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West End stadium supporters speak up in favor of FC Cincinnati's plans

Posted at 1:31 AM, Feb 22, 2018
and last updated 2018-02-22 03:00:25-05

CINCINNATI -- They were few, and boos frequently interrupted their speeches, but a handful West End soccer fans turned out Wednesday night and added a new ingredient to the cocktail of controversy surrounding FC Cincinnati's stadium plans in their neighborhood: Support.

"If we pass on this opportunity, the chances of another investment of this magnitude coming here to the West End probably won't ever happen," FC Cincinnati supporter Jaasiel Chapman said. 

RELATED: FC Cincinnati stadium could transform the West End, but is it for the better?

The Orange and Blue's president and general manager, Jeff Berding, proposed Feb. 12 that the team build its $200 million permanent home at the current site of Stargel Stadium, a 3,000-seat facility on which six schools rely to house their athletics programs.

Berding promised that night the team would build a new, improved Stargel for those schools to use when FC Cincinnati took over their old spot -- it would even be "the best high school stadium in the district."

However, many West Enders and other interested parties remained unconvinced. The prospect of such a major, high-cost project in a neighborhood traditionally been less white and less affluent than other parts of Cincinnati conjured fears of rising rent, gentrification and displacement among some current residents and politicians. 

Chapman said he was willing to take a calculated risk. The project, he continued, could be a way to permanently better the community and its residents' standard of living, and he would support it as long as it did not drive current West Enders out of the area.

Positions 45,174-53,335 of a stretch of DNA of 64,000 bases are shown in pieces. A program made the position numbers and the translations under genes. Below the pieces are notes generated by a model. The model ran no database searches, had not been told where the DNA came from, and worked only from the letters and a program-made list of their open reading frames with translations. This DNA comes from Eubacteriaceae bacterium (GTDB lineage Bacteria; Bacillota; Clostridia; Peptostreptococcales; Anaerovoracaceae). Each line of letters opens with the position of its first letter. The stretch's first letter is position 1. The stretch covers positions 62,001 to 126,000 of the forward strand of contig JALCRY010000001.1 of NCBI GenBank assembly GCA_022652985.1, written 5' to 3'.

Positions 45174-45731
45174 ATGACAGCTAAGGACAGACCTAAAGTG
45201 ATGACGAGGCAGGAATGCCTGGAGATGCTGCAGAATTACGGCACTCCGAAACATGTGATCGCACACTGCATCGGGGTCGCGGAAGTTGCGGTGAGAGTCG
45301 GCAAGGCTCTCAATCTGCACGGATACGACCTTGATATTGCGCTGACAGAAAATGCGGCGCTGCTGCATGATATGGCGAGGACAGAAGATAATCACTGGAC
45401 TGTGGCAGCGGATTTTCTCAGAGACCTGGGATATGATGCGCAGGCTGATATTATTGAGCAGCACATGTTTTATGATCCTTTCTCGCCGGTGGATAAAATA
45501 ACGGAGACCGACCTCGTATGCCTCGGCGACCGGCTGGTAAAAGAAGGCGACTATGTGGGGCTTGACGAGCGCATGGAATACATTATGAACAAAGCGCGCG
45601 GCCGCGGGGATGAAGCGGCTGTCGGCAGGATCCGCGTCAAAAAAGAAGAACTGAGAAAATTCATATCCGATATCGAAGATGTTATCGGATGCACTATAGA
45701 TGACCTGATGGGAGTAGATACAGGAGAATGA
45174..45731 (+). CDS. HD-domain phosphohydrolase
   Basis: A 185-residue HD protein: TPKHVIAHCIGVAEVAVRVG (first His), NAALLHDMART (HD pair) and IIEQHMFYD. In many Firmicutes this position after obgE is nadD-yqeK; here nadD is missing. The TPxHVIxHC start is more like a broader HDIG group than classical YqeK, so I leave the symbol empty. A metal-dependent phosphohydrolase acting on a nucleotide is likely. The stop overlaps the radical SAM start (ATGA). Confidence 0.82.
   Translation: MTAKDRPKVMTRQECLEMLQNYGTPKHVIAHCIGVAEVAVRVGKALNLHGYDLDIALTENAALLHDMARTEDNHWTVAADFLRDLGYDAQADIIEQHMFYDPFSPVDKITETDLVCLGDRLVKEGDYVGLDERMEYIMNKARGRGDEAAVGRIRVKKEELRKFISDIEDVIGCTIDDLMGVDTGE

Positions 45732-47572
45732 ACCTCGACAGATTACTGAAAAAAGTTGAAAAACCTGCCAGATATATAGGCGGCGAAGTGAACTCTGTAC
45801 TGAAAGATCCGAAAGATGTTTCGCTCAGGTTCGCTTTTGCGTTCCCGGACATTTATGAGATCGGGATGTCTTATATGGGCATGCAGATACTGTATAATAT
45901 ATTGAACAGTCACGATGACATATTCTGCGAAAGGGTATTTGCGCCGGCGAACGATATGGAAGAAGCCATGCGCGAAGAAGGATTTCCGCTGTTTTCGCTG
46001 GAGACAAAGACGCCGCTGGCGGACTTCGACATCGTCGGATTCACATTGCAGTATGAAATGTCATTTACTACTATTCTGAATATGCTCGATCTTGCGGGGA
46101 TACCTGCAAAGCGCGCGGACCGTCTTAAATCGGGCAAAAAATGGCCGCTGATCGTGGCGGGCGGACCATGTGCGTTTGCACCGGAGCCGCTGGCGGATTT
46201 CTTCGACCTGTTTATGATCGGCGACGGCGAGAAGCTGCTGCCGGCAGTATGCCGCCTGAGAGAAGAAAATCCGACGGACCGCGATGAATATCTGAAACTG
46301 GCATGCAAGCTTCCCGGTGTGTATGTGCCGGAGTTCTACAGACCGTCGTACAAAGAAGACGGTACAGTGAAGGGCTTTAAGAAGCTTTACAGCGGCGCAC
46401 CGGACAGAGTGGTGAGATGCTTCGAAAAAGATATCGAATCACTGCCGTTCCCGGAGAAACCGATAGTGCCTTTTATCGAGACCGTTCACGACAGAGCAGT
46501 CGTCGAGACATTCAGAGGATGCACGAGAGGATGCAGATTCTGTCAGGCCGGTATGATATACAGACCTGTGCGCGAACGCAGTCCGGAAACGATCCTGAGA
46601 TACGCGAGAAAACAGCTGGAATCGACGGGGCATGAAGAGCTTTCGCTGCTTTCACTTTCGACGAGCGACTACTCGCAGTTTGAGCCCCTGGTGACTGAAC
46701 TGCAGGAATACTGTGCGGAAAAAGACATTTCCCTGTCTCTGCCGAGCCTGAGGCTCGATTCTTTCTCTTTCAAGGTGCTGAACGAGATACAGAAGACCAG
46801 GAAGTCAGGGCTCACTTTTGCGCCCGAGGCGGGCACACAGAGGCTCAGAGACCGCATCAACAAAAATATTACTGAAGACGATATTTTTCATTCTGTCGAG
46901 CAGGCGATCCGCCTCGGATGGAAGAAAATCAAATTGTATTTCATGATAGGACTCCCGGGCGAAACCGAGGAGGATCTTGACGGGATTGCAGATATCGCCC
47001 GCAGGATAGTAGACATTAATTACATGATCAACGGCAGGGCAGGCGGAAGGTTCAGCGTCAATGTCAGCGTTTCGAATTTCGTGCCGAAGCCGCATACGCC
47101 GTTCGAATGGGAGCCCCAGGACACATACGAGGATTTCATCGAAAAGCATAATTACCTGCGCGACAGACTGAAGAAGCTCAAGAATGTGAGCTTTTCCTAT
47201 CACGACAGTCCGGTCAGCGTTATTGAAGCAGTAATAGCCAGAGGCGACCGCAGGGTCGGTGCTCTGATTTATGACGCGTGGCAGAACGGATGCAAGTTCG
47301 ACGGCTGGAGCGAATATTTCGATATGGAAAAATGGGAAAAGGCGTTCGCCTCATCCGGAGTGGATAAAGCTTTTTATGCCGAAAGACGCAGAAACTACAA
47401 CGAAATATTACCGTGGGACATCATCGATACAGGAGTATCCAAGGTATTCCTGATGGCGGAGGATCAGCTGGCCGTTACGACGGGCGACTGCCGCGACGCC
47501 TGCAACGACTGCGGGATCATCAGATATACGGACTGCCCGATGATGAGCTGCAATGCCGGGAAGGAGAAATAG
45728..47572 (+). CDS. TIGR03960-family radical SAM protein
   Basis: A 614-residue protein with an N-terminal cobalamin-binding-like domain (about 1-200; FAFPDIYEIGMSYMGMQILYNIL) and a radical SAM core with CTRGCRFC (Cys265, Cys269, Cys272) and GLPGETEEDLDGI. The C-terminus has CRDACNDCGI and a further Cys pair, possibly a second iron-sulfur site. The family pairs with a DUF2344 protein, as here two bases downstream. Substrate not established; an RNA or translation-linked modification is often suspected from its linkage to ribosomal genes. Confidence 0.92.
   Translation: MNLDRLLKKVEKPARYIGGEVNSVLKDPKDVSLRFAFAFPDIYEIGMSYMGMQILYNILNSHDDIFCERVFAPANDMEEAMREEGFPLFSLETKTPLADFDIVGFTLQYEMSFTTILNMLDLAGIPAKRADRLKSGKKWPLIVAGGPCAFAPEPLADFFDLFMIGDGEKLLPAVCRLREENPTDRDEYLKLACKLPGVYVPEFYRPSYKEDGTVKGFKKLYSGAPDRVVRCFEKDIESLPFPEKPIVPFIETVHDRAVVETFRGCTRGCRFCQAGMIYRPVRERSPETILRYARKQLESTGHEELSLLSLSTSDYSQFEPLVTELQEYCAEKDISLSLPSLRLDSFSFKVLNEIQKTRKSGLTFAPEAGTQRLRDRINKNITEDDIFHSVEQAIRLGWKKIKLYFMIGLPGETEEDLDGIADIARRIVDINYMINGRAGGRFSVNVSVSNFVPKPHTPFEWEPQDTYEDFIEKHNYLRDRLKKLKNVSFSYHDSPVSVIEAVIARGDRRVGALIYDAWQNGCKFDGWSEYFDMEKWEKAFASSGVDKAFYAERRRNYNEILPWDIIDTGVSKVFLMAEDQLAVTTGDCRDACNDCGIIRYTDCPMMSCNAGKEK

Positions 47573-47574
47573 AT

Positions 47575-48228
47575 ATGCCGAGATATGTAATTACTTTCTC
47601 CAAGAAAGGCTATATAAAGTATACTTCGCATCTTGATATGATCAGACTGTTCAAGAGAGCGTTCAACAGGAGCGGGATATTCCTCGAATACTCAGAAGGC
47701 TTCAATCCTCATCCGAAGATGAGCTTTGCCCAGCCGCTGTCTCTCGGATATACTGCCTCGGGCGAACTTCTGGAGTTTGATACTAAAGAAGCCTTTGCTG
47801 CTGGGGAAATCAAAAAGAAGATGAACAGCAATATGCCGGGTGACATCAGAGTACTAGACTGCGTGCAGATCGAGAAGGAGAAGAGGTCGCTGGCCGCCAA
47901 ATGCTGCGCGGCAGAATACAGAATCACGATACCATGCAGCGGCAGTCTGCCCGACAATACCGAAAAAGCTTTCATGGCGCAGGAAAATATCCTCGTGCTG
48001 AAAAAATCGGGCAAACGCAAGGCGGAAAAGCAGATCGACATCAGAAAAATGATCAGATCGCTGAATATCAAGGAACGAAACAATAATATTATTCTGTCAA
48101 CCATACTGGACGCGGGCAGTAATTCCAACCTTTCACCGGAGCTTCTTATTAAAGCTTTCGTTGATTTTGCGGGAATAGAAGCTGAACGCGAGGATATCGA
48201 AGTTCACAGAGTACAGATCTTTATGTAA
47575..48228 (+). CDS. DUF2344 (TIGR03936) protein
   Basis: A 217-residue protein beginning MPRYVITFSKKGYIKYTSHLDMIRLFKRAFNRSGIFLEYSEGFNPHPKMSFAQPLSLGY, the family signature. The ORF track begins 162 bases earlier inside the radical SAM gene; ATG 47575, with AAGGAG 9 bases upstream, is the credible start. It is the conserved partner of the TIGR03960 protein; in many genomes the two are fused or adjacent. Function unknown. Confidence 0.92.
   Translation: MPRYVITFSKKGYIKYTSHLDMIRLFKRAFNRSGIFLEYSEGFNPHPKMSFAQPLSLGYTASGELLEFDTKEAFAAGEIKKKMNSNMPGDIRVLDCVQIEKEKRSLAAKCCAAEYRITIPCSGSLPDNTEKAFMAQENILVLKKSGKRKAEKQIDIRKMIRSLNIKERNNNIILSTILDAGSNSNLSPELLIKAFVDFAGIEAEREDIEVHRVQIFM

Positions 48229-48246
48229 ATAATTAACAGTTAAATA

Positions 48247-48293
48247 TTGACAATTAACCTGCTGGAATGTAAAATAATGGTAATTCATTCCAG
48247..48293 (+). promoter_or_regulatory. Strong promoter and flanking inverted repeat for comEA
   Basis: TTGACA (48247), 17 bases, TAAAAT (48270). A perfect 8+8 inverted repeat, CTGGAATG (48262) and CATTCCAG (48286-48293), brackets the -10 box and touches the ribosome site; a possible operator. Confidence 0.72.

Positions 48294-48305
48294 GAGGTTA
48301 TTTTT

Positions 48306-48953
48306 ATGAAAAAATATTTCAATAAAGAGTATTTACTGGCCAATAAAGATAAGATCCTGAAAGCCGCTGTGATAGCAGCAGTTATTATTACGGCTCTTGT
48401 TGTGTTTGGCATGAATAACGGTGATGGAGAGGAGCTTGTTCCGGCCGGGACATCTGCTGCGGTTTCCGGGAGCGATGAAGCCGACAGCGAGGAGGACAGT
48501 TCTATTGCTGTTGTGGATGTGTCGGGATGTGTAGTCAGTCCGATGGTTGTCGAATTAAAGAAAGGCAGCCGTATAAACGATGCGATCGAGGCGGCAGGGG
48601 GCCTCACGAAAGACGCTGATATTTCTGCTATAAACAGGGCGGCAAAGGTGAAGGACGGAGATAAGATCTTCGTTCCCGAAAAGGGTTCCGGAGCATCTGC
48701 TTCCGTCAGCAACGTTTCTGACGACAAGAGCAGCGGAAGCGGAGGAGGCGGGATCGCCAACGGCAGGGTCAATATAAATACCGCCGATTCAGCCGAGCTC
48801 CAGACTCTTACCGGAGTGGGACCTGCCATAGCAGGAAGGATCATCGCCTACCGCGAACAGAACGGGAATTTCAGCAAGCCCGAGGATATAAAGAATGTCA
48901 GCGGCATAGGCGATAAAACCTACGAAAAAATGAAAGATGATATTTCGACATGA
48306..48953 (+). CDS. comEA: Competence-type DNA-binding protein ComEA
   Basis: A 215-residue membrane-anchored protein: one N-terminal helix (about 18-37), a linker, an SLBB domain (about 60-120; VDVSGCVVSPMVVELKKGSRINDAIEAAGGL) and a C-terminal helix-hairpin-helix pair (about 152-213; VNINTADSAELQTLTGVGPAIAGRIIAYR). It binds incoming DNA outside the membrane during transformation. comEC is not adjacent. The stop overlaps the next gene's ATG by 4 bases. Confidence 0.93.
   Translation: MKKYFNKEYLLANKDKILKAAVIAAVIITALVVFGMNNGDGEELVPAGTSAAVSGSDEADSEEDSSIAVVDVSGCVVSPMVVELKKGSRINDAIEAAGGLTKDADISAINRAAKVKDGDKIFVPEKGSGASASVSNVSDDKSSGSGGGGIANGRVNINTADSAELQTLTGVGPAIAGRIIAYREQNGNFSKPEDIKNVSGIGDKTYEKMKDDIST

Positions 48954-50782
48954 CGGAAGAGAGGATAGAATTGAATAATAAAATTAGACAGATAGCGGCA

"They are basically signing a contract saying, ‘We are going to invest in your neighborhood,' and I believe that's going to happen," he said. "The West End could use everything -- grocery stores, pharmacy, a number of things."

Andrea Hale, another FC Cincinnati supporter who attended Wednesday's meetings, said voicing her support was not about convincing the other side. Like any political debate, the stadium question may already have produced two sides immovably entrenched in their existing positions.

However, she said she believes speaking out can help other fans find their voices.

"We're residents of this community," she said. "We love this community as much as they do."

"This is our home and so I think we should be able to voice our concern and our opinion," Chapman added.

Berding said he expects to know whether or not FC Cincinnati will receive a bid from Major League Soccer -- and therefore a go-ahead to continue planning the stadium -- by March 3.